- Hartley’s Dusi buildup gathers pace
- World’s top teams head for SA
- Sunshine Ladies Tour starts fourth season in January
- Weber wins SA’s final gold medal of African Champs
- Tough going in Tongyeong for SA’s Radford
- Double gold for Venter as SA medal count reaches 59
- Winning start for Ellis as Banyana beat Egypt
- Skhosana’s promise to take SA even further forward
- It’s 50 medals for SA at African Championships
- Top-ranked Williams does the double
Van Zyl’s 21.1km champs shows she’s ready for Rio
- Updated: August 1, 2016
Believe it or not but Rio Olympics marathon athlete, Irvette van Zyl (Nedbank), was actually disappointed to only finish second at Saturday’s South African half-marathon championships in Port Elizabeth.
Kenya’s Sheila Chesang won in 70min 58sec with Van Zyl second in 1:11:00. Lebogang Phalula was third in 1:11:35. Although she finished second Van Zyl still claimed the South African title.
‘I would have been OK with finishing third, but finishing second was a disappointment,’ Van Zyl said.
This certainly sounds confusing, especially taking into account that Van Zyl missed out on setting a new personal best time by only four seconds.
But, confusing as it might be, the Nedbank athlete had reason to be disappointed.
Initially the plan for her was to only use the Championships as a last good tempo run before the Olympic Marathon on 14 August.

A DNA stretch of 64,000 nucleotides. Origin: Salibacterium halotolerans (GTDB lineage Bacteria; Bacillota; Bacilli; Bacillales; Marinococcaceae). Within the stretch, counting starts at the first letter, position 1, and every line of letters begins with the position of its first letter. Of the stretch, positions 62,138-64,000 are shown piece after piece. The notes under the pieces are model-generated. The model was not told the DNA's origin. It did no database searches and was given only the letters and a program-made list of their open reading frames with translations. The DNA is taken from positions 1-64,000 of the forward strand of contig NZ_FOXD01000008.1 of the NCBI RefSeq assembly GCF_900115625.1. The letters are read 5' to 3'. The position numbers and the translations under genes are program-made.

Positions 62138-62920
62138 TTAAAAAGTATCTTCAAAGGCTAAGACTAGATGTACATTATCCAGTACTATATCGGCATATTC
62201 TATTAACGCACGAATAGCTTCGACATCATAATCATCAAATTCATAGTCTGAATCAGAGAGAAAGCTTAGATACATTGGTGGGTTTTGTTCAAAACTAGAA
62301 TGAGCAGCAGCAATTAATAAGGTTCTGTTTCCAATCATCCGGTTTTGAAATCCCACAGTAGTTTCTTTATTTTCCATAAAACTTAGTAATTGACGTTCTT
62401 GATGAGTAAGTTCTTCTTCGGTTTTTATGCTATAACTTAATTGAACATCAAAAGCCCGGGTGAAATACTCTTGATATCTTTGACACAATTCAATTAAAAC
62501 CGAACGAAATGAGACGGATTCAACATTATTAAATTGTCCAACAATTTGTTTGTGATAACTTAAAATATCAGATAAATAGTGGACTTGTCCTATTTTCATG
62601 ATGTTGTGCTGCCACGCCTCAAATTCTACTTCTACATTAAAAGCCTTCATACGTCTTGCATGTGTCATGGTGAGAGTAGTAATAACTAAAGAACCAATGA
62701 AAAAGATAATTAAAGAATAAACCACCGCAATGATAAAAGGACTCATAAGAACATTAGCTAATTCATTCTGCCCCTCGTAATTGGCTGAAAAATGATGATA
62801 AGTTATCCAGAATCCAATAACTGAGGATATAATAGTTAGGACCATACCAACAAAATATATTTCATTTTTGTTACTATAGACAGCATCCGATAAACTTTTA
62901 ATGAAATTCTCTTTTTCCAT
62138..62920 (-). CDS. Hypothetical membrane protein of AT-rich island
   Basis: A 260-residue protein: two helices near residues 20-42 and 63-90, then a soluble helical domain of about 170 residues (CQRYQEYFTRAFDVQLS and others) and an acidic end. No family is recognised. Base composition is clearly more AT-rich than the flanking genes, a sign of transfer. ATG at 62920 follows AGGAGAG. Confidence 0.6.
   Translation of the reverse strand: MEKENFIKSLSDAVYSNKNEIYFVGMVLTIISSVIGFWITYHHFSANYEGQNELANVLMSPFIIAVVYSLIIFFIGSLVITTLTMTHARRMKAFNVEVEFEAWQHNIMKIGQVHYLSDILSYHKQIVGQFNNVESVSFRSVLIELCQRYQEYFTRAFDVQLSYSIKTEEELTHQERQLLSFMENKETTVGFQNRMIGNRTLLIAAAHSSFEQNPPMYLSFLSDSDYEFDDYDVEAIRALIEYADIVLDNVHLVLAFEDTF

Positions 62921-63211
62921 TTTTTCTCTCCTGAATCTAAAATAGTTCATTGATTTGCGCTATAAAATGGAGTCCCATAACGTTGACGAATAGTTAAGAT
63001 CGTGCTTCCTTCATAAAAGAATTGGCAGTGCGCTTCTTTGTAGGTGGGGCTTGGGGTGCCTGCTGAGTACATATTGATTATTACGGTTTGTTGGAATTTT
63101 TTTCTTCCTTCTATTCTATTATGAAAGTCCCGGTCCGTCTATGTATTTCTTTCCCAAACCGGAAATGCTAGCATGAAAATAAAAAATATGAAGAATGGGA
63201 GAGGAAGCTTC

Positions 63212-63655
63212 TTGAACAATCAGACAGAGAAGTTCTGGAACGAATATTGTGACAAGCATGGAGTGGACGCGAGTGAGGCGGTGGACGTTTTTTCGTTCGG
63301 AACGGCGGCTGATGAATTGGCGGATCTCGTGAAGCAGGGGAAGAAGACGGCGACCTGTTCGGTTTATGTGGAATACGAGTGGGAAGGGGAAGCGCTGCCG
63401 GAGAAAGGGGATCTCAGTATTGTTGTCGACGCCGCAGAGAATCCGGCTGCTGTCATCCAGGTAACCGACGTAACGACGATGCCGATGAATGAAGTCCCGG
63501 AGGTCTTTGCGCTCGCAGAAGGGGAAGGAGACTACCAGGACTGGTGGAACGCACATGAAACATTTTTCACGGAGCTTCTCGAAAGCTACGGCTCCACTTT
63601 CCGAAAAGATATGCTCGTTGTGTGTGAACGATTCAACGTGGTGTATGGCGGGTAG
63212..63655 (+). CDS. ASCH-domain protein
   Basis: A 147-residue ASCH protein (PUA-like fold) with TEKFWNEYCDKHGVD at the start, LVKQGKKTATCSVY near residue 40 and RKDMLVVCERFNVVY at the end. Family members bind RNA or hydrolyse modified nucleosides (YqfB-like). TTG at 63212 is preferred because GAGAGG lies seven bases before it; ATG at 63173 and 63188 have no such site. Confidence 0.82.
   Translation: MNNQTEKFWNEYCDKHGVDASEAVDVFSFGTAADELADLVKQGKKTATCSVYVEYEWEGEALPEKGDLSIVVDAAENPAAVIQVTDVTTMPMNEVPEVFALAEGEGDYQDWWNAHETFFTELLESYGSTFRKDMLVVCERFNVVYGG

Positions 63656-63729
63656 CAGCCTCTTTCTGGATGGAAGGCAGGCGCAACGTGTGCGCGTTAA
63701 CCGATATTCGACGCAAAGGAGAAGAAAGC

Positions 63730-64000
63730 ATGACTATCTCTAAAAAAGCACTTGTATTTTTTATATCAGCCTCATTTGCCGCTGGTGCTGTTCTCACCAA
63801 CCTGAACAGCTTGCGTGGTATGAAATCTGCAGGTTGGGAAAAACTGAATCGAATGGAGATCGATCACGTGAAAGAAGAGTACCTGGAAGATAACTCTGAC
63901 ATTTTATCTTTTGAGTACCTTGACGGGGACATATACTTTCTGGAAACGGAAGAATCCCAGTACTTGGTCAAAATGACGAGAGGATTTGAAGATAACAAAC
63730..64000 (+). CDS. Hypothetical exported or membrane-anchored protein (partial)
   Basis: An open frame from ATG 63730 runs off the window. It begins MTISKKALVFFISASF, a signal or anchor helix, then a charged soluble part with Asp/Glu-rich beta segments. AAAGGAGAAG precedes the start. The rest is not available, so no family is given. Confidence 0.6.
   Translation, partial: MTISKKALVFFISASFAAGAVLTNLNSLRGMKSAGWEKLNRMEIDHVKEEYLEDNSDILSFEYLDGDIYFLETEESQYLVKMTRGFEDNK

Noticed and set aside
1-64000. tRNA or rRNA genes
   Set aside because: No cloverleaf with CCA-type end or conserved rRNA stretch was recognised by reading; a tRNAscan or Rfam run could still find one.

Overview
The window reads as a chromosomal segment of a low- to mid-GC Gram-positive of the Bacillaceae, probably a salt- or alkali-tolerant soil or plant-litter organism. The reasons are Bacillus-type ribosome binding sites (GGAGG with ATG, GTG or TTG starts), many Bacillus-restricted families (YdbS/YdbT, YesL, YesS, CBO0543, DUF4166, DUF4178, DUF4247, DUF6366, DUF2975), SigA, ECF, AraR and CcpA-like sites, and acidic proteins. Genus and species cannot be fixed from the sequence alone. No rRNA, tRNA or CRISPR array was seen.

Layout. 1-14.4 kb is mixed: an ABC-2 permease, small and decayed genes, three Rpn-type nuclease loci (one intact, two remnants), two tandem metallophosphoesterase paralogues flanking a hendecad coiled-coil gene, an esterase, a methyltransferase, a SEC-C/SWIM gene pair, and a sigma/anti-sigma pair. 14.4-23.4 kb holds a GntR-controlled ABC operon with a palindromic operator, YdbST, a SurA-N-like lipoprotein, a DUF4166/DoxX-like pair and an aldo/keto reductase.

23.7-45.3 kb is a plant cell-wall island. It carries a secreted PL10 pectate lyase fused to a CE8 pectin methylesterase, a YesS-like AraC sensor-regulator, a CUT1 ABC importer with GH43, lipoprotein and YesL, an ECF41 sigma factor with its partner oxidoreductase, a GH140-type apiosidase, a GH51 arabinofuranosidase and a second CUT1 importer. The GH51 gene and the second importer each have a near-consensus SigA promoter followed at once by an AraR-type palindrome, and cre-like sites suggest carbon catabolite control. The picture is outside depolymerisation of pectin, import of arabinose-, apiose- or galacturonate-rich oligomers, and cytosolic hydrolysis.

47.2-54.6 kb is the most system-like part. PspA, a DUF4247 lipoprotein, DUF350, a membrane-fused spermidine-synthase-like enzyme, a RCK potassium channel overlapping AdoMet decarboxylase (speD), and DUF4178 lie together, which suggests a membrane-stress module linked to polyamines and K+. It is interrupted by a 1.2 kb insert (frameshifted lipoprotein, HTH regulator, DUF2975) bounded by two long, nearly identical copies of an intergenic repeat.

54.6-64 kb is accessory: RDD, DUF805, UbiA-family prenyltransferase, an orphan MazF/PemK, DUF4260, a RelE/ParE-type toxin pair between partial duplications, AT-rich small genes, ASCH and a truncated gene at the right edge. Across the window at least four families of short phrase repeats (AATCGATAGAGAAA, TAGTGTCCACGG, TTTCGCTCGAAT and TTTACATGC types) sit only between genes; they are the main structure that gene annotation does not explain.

‘Lindsey Parry (coach) and I agreed that my aim should be to finish in about 73 minutes which ought to have been good enough for a top three finish. After three kilometres I realised the pace we were running was too fast, so I dropped off slightly and focused on running the pace we have agreed on.
‘At the 16 kilometre marker I could hear the announcer telling the spectators that I was busy closing in on the race leaders. My reaction was that he was totally wrong, but seeing that I was feeling really good I decide to up my pace. I was not thinking about winning, but decided to lessen the margin by which I was going to lose.
‘To my surprise I started to feel stronger with every stride. I accelerated even more and caught up with the race leaders at the 19km marker.
‘That was when I made a stupid tactical error. Instead of just sticking with them, saving my energy for an attack on the last kilometre, I surged ahead hoping to drop everybody. But this did not happen because they stuck with me.
‘Eventually Phalula could not keep up the pace, which left just me and the Kenyan athlete. I had not really done any speed work before the race and realised that I might not be able to contest a sprint to the line, so I attacked. It was to no avail and the Kenyan remained immediately behind me.
‘In the last 400 metres she attacked. I was able to counter, but when she surged for a second time she opened a small gap and managed to cross the line before me.
‘In hindsight I think I would have beaten her if the race was a kilometre longer, but the reality was that we were competing in a 21.1km race and not a 22.1km race. I would have been happy with a third place finish but finishing second coming so close to winning the race was disappointing.
‘What hurts is the fact that I lost out by two seconds on winning an extra R20 000, basically losing R10 000 a second.’
‘Still I can take a lot of positives from the race. The most important is the fact that in spite of “loafing” during most of the race, I still came so close to winning. It proves that the training I have been doing is starting to pay off.
‘I went for a training run this morning (Sunday) and I can honestly say it did not feel as I’d had raced the day before.’